What is cell saver in cardiac surgery?

Background: Cell salvage may be used during cardiac surgery to avoid allogeneic blood transfusion. It has also been claimed to improve patient outcomes by removing debris from shed blood, which may increase the risk of stroke or neurocognitive dysfunction.

Why is a cell saver important?

Cell saver is available for patients whose hemoglobin comes back between 11.0 and 11.9 in their required blood work. A cell saver allows these patients to get the good red blood cells they need back into their body in order to heal properly after their procedure.

What is a cell saver perfusionist?

An autotransfusionist, also known as a perioperative blood management technologist, is a specialized allied health professional who operates the cell saver machine during surgeries that expect significant blood loss.

What is intraoperative cell salvage and when is it used?

Intraoperative cell salvage (ICS) or autologous blood cell transfusion is the practice of recovering red blood cells from blood lost in the operative field and returning them to the patient. It is the most effective form of transfusion that avoids and reduces blood-borne diseases related to transfusion [1].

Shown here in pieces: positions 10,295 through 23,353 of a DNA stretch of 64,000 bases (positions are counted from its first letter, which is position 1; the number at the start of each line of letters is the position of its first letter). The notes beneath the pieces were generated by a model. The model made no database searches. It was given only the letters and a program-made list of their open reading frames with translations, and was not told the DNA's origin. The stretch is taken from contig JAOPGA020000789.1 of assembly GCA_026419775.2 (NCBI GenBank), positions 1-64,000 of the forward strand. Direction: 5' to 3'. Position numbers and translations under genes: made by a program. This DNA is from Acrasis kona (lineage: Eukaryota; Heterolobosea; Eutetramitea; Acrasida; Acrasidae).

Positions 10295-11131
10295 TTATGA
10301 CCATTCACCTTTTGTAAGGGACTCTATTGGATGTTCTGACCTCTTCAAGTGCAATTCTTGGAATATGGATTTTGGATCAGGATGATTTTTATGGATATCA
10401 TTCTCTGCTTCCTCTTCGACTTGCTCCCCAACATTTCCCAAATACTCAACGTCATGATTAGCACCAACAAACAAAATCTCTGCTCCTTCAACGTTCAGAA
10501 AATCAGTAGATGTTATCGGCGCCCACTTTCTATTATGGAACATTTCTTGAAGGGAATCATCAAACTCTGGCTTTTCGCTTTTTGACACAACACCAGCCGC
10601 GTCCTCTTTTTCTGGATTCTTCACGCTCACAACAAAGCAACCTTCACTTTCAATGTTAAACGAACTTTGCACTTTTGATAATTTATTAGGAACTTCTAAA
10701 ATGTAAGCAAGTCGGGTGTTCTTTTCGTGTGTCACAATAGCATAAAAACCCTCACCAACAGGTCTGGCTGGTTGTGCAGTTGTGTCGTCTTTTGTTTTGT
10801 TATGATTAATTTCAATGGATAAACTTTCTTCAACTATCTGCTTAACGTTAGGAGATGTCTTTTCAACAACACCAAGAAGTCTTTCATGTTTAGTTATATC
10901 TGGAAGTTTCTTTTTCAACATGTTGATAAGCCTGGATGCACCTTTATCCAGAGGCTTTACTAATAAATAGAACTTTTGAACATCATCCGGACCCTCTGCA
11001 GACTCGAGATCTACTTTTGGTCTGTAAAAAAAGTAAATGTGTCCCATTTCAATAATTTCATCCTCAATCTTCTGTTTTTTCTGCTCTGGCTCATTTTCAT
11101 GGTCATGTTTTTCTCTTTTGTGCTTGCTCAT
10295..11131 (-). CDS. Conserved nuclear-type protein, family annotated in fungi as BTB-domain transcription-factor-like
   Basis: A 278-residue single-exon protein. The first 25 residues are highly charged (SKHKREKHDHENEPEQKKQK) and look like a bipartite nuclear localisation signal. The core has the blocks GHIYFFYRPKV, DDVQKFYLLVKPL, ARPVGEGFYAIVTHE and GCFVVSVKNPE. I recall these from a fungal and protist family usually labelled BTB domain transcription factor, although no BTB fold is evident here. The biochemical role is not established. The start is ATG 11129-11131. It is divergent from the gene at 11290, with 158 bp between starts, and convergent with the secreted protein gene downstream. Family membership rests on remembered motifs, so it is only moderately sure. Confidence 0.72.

Is Cell Saver safe?

Cell-Saver technology is the most widely used blood-salvage system. In the past, theoretic concerns regarding the risks for infection and amniotic fluid embolism limited the use of blood-salvage technology in obstetrics; however, several studies have documented its safety and effectivenes.

When would you use a cell saver?

There is a drive to reduce allogeneic blood transfusion due to cost and scarcity. Cell salvage should be used where there is anticipated blood loss of more than 1 litre or where patient factors restrict allogeneic blood transfusion. Cell salvage is a cost-effective and safe method of autologous transfusion.